Table 7 shows the geometrical dimensions of the stiffeners that were chosen for strengthening each joint for the different trials. As can be observed, in the first trial, the assumed dimensions for the stiffeners were selected according to the recommendation of the strengthening schemes developers. The reinforced specimens were subjected to axial compressive forces and joint axial capacity and associated mode of failure were recorded. If the mode of failure was local joint failure (excessive deformation or yielding to chord at joint location with brace) the stiffening elements dimensions were increased, and new analyses were performed. The process continues until the mode of failure became global failure (yielding of brace) or we reached the maximum limits for dimensions provided by the strengthening scheme developers. The results of these analyses are listed in Table 7.
For external stiffener scheme, the external stiffeners dimensions (lengths and heights) were chosen to be equal to three times the brace diameter as these are the most effective dimensions recommended based on Li et al. work . For the thickness of the external stiffener, the first iterations started with λ equal to 1, where λ is defined as the stiffener thickness parameter (ts/to, ratio of stiffener thickness to chord thickness), then in the second iteration the stiffener thickness parameter increased to 1.8 which is the maximum limit utilized by Li et al.  in their research. In both iterations the joints failures were local failures. Also, increasing the thickness of the stiffeners did not increase the joints capacities as indicated in Table 7. This conclusion is with line with the conclusion given in Li et al. studies . Consequently, for this scheme, strengthening will increase joints capacities; however, local failure mode will be the most probably failure mode governing the behavior of these reinforced joints regardless of increasing the stiffeners dimensions.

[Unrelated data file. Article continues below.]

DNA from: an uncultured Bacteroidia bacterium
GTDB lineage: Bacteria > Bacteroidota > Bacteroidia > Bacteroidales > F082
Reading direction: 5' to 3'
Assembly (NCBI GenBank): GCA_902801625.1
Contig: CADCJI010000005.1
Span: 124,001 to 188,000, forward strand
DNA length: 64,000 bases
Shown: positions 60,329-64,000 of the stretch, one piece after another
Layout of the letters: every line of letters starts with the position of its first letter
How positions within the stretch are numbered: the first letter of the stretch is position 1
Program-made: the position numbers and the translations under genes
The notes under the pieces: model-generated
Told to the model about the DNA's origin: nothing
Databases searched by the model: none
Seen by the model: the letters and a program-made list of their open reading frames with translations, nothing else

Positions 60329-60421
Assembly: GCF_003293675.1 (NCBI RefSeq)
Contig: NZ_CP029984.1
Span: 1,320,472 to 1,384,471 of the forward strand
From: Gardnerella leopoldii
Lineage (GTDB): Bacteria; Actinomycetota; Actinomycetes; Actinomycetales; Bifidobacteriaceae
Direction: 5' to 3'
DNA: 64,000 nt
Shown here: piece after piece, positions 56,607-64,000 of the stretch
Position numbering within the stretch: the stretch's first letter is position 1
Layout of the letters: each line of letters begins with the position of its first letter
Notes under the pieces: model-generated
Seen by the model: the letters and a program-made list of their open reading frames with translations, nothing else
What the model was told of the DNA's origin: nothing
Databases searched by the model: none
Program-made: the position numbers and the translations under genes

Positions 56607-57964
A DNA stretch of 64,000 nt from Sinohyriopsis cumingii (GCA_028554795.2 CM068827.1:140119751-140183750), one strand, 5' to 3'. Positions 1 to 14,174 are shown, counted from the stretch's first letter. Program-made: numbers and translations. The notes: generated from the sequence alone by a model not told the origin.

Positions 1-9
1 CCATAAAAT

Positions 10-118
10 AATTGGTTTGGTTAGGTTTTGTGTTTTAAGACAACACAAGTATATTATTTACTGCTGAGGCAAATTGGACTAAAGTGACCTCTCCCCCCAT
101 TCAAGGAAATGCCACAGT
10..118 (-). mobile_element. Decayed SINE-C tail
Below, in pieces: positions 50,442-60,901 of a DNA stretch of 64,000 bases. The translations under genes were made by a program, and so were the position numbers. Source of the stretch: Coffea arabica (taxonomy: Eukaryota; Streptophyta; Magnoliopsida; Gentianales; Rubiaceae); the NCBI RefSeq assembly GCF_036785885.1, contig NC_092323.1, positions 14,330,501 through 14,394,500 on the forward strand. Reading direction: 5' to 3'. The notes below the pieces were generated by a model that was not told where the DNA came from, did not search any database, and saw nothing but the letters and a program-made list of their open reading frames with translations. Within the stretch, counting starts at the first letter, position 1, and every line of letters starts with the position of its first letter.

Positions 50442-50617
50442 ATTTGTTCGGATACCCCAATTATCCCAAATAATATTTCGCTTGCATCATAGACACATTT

For external single ring scheme, diameter of the external ring stiffener was initially chosen to be equal to 1.33 the diameter of the chord as recommended by Zhu et al.  and the ring thickness factor was taken equal to 1.0, where the ring thickness factor is defined as the ratio between stiffening ring thickness and chord wall thickness. In the first iteration, the joints failures were local failures. Then, the external ring stiffeners diameters were gradually increased in subsequent iterations, while the ring stiffeners were kept equal to the chords wall thicknesses until specimens' failure became global. Therefore, to have a global failure for joints strengthening with this scheme the diameter of the ring needs to be double the chord diameter which may be aesthetically questionable.